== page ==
CDK Deployment of Docker Image with CodeBuild

CDK Deployment of Docker Image with CodeBuild

CDK Deployment of Docker Image with CodeBuild

In many CDK deployments, a local Docker build can be done to create assets. For example, when deploying a Python Lambda with Requirements you can use a bundling to install dependencies before the Function is zipped and uploaded. This can cause issues if the CPU of the machine doing the deploy is different from the Architecture of the Function. If the CPU of the machine doing the deploy is an Intel based machine, but the Function is ARM_64 the Function will not work. The same applies to Fargate containers. In this demo, you will see how to deploy a Fargate container without having to worry about the CPU of the deploying machine using AWS CodeBuild.


In this demo, we are trying to build a CDK deployed Fargate container that is accessed through a Cloudfront Distribution and Application LoadBalancer using a custom Docker build.


In order to do this, we must build a Docker image. We want to use an ARM_64 cpuArchitecture for this image, but do not want to require the CDK to be deployed from a machine with an ARM_64 CPU. Therefore, we will use CodeBuild to build the image.

ECS Setup

The first step to deploying this image is to create the ECS infrastructure. Much of this is covered here in more detail.

The biggest difference is that we will initialize this ECS cluster with a container that we will not be using for long.

taskDefinition.addContainer('cdk-codebuild', { image: ContainerImage.fromRegistry( '', ), portMappings: [{ containerPort: 80, hostPort: 80 }], logging: new AwsLogDriver({ streamPrefix: 'cdk-codebuild' }), healthCheck: { command: ['CMD-SHELL', 'curl -f http://localhost/'], }, });

The container that we are adding here is only a placeholder until we can build and deploy our actual image. To do this, we will use an ARM_64 nginx image. When the ECS service is created, this image will be used for the Task created.

Building the Image


Uploading and building the image is a multi-step process that will take local code and deploy it to our Fargate Service.

Uploading Assets

The first step to deploying this image is to upload the local Dockerfile and associated code.

const bundle = new Asset(this, 'bundle', { path: 'src/resources/dockerExample', });

This will zip the contents of the dockerExample directory and upload to the CDK assets bucket.


In order to build the image, we will use an AWS CodePipeline with this bucket and key as the source.

const sourceAction = new S3SourceAction({ actionName: 'S3Source', bucket: bundle.bucket, bucketKey: bundle.s3ObjectKey, output: sourceOutput, trigger: S3Trigger.EVENTS, });

Now, whenever this key is updated, the AWS CodePipeline will trigger. This pipeline is only three steps - source, build, and deploy:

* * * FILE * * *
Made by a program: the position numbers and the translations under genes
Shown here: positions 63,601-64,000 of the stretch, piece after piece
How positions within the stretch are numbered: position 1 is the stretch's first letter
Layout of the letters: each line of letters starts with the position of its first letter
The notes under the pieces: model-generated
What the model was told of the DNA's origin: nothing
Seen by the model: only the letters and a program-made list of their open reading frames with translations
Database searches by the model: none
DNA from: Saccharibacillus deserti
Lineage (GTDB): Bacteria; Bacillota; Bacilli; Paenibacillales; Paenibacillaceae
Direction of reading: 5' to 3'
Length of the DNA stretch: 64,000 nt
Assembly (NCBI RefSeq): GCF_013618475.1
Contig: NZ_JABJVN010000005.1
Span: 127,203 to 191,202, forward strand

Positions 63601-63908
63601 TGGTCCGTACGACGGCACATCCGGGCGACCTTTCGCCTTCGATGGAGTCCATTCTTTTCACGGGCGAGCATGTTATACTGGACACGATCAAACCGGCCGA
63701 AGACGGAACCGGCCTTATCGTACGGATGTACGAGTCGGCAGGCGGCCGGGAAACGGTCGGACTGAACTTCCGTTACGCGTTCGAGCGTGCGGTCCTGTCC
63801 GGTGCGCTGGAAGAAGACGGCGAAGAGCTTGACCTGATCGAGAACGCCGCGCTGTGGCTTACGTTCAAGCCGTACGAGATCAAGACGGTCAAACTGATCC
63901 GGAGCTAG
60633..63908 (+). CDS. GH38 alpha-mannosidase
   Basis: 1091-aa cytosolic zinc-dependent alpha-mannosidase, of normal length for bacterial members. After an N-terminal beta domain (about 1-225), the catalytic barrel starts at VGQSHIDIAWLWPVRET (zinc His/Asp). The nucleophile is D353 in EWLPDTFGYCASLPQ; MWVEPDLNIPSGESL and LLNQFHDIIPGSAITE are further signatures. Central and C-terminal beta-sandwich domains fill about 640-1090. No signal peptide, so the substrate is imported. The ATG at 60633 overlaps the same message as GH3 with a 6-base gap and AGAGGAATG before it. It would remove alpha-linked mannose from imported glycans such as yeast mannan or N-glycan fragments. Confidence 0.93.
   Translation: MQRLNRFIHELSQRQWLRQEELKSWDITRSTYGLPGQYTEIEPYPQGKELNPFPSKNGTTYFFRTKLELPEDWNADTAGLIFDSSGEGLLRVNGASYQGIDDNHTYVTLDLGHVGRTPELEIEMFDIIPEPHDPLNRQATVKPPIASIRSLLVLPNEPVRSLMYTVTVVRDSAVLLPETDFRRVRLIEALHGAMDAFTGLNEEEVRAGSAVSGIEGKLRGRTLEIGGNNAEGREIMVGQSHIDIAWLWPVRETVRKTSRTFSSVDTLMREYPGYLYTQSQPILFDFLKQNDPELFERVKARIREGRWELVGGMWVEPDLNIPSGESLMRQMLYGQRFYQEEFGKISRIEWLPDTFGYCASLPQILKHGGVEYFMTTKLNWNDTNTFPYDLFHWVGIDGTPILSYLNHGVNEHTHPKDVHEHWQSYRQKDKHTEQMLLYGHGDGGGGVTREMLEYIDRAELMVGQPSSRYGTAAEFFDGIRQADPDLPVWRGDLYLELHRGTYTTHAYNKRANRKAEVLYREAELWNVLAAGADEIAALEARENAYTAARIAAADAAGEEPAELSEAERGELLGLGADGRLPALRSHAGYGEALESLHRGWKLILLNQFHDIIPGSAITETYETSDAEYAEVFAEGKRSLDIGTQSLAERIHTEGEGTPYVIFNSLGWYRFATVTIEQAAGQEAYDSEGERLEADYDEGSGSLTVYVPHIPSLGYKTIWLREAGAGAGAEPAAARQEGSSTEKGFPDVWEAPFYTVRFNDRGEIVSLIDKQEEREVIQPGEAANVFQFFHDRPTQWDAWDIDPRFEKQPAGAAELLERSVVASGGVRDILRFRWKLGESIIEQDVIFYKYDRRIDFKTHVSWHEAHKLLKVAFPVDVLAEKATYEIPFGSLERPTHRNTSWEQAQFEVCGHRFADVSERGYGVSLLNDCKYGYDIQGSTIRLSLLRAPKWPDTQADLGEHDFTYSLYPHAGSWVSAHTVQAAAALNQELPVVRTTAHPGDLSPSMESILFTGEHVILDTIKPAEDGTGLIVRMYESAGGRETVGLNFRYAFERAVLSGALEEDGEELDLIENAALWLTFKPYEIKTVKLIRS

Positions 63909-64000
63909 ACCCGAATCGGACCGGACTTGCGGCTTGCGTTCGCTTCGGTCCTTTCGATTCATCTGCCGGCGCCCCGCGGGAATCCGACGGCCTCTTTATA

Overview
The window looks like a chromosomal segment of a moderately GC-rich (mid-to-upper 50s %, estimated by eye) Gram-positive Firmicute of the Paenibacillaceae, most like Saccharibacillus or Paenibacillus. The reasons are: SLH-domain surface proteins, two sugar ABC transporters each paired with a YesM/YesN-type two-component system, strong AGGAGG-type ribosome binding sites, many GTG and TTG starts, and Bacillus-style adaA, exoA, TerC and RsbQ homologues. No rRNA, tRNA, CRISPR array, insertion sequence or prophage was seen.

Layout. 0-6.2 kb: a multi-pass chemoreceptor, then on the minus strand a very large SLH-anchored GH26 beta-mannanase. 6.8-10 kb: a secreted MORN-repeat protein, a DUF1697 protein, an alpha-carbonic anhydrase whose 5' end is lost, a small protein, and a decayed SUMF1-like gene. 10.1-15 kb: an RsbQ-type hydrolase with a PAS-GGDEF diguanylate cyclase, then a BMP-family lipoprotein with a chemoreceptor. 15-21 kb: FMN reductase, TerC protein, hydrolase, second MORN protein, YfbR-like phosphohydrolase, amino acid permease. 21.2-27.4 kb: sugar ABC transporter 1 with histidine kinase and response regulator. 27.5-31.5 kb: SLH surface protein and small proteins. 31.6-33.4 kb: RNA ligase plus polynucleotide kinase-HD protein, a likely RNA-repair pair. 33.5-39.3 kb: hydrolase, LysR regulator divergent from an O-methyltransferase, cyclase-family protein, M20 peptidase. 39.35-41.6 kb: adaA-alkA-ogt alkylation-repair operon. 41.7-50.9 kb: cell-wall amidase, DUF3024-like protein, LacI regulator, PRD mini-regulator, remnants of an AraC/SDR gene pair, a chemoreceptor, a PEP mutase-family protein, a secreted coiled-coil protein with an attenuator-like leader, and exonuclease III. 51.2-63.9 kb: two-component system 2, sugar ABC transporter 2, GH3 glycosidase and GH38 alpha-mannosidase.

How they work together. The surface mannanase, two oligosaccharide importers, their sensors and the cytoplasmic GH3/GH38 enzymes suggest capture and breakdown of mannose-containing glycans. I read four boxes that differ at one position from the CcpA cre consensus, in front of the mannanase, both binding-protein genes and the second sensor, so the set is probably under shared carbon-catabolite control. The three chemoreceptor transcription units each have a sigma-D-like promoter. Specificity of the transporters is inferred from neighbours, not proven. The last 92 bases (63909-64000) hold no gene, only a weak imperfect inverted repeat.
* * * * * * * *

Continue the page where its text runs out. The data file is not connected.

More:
new Pipeline(this, 'docker-codebuild-pipeline', { stages: [ { stageName: 'source', actions: [sourceAction], }, { stageName: 'build', actions: [buildAction], }, { stageName: 'deploy', actions: [deployAction], }, ], });


The build portion of this pipeline is the most complex but can be broken down to a few key steps:

  1. Using the source key (the uploaded Zip file)
  2. A docker build command is executed
  3. This image is pushed to an ECR repository
  4. An imagedefinitions.json file is created with this information
const project = new Project(this, 'codeBuildProject', { role: codeBuildRole, buildSpec: BuildSpec.fromObject({ version: '0.2', phases: { pre_build: { commands: [ 'echo Logging in to Amazon ECR...', 'aws ecr get-login-password --region $AWS_DEFAULT_REGION | docker login --username AWS --password-stdin $AWS_ACCOUNT_ID.dkr.ecr.$', ], }, build: { commands: [ 'echo Build started on `date`', 'echo Building the Docker image...', 'docker build -t $IMAGE_REPO_NAME:$IMAGE_TAG .', 'docker tag $IMAGE_REPO_NAME:$IMAGE_TAG $AWS_ACCOUNT_ID.dkr.ecr.$$IMAGE_REPO_NAME:$IMAGE_TAG', ], }, post_build: { commands: [ 'echo Build completed on `date`', 'echo Pushing the Docker image...', 'docker push $AWS_ACCOUNT_ID.dkr.ecr.$$IMAGE_REPO_NAME:$IMAGE_TAG', 'echo Writing image definitions file...', 'printf \'[{"name":"cdk-codebuild","imageUri":"%s"}]\' $IMAGE_REPO_URI:$IMAGE_TAG > imagedefinitions.json', ], }, }, artifacts: { files: ['imagedefinitions.json'], }, }), source: Source.s3({ bucket: bundle.bucket, path: bundle.s3ObjectKey, }), environment: { buildImage: LinuxArmBuildImage.AMAZON_LINUX_2_STANDARD_3_0, environmentVariables: { AWS_DEFAULT_REGION: { value: Stack.of(this).region }, AWS_ACCOUNT_ID: { value: Stack.of(this).account }, IMAGE_REPO_NAME: { value: this.ecrRepository.repositoryName }, IMAGE_REPO_URI: { value: this.ecrRepository.repositoryUri }, IMAGE_TAG: { value: 'latest' }, }, }, });

This will use a LinuxArmBuildImage to create the Docker image, ensuring us that an ARM_64 CPU will be used when the image is created regardless of the CPU of the machine doing the CDK deployment.


Finally, we will use this image to deploy to the Fargate service previously created.

const deployAction = new EcsDeployAction({ actionName: 'Deploy', service: props.fargateService, input: buildOutput, });

The image that was originally used will be replaced with the newly built image that has been uploaded to an ECR repository.


In a deployment like this, the CodePipeline will only be triggered when the source code for the Docker image is changed. If you need to rebuild the image for any reason, you will need to manually run the CodePipeline.

GitHub Repo

This demo is available here:


To test this for yourself, simply clone this repo and deploy the CDK:

git clone cd cdk-docker-codebuild yarn launch


To remove these resources:

yarn cdk destroy